Prof. AEO Wasunna,
The following is Professor Ambrose Eric Onyango Wasunna memorial lecture delivered by Prof.Peter A.Odhiambo at the 38th annual and scientific conference of the Kenya Medical Association (KMA);\
"This is not the first time I am having to remember this distinguished surgeon from Kenya. In the surgical fraternity in Kenya, he is recognised as a giant in his own stride - a pioneer surgeon among first generation surgeons in Kenya and definitely one of the very few to be remembered in surgical academia. He was a teacher by birth and training, an astute clinician who practiced by the full ethics of the game, an outstanding researcher, a cool and collected manager and indeed a professional par excellence. His surgical and professional foot-steps will remain for a very long time in the Department of Surgery of the University of Nairobi (UoN) and in overall medical fraternity in Kenya and the entire Eastern and Central Africa region.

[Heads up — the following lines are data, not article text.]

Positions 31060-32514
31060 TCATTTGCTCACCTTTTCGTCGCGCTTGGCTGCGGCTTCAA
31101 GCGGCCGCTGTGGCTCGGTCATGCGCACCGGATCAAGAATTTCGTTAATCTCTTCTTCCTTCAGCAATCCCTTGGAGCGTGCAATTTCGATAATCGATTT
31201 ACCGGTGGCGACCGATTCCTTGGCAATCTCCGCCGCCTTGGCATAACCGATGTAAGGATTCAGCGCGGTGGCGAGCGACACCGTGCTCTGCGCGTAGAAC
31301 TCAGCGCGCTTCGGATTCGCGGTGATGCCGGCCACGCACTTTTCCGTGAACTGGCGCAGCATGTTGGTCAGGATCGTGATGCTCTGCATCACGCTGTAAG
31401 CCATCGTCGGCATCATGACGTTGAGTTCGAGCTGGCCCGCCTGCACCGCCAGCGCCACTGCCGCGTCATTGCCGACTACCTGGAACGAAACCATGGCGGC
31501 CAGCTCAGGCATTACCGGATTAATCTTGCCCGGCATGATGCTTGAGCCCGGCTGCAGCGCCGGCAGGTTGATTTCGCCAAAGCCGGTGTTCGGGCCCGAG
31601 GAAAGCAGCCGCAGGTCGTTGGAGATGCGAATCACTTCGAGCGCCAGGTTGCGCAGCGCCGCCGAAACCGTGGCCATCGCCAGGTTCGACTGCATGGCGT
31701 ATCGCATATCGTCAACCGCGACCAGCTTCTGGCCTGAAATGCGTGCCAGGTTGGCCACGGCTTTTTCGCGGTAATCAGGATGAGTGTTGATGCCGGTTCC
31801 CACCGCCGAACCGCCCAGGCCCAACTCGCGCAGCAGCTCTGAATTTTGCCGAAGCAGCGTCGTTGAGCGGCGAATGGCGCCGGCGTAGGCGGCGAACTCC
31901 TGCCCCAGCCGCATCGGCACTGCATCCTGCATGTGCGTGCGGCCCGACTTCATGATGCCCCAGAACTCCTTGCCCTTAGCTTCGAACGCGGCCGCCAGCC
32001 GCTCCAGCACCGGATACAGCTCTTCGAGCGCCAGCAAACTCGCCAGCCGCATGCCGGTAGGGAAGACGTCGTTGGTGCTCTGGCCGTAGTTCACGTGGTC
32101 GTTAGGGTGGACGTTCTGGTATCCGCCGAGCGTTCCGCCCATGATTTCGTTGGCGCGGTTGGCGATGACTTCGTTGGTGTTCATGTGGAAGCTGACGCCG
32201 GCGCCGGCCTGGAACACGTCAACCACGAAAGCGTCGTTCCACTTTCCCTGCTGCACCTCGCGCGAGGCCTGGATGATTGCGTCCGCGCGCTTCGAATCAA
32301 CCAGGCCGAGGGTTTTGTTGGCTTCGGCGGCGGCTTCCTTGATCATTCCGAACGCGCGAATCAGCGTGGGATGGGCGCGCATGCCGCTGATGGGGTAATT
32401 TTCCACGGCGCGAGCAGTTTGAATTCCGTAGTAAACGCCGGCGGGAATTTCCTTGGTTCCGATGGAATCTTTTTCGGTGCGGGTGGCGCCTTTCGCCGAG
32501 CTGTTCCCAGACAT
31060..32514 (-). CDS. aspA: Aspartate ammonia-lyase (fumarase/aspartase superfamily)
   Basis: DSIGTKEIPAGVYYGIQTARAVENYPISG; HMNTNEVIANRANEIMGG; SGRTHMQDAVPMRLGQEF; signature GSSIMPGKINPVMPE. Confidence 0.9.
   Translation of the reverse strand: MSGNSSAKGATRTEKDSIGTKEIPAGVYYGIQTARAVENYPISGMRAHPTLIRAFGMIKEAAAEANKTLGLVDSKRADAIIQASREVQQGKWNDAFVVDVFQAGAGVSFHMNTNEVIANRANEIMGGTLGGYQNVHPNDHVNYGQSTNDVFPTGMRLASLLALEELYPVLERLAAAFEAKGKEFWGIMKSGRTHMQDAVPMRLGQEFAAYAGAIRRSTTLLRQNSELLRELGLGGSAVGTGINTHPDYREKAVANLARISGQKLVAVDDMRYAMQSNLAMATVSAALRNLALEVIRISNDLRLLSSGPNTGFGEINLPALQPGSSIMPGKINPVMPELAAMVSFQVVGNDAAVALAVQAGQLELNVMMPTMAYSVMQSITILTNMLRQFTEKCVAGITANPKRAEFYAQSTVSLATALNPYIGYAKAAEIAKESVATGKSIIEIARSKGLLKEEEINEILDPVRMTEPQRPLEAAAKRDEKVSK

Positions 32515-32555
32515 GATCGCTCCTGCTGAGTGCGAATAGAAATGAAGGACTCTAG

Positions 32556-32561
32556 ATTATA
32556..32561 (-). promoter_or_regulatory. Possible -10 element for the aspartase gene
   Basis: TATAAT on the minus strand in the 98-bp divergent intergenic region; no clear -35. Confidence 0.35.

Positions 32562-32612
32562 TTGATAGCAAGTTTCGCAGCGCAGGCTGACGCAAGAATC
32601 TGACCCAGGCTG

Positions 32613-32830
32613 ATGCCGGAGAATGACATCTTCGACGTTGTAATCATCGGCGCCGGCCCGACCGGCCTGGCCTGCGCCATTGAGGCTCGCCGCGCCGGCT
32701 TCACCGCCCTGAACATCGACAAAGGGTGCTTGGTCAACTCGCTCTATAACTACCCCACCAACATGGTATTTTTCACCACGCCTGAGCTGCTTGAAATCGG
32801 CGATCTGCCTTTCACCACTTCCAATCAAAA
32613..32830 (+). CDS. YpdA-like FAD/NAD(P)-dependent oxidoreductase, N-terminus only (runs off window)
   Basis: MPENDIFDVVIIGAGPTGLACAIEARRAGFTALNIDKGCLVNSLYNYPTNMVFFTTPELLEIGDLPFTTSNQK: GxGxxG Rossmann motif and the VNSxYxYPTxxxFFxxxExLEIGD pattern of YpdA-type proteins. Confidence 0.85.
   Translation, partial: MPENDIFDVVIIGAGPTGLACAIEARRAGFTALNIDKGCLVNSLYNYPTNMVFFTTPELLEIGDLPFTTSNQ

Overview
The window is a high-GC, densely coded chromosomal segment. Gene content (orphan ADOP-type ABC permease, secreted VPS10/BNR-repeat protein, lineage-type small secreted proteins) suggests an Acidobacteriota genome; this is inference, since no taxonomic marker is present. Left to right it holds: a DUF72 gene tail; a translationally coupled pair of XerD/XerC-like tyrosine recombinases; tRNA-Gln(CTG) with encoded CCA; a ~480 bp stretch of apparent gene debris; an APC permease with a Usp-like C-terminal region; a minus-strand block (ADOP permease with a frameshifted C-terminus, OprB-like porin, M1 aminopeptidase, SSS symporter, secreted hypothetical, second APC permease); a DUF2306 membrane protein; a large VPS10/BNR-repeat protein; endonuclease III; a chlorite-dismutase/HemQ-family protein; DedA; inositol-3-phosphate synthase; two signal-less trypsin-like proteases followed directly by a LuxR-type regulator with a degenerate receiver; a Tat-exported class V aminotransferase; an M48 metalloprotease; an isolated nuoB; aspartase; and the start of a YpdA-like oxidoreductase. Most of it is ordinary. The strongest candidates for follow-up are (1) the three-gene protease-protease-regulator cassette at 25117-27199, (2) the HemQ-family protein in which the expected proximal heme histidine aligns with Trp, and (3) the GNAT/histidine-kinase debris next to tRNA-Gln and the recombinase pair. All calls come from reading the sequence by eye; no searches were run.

I consider it a great honour to have been asked by the Kenya Medical Association (KMA) to take lead in remembering Professor Ambrose Eric Onyango Wasunna at its 38th annual and scientific conference.
Professor AEO Wasunna was born on 4th August, 1938 to a typically African family in Nyahera, Kisumu where he spent his early childhood education. He then proceeded to the nearby Maseno High School, literally on his way to Makerere University scooping honour after honour as he climbed the academic ladder.
In his bag of honours were the following;
- Medical Ethics prize - 1965
- Best finalist prize - 1965
Part 1 FRCS Hallet prize of the Royal College of Surgeons of England.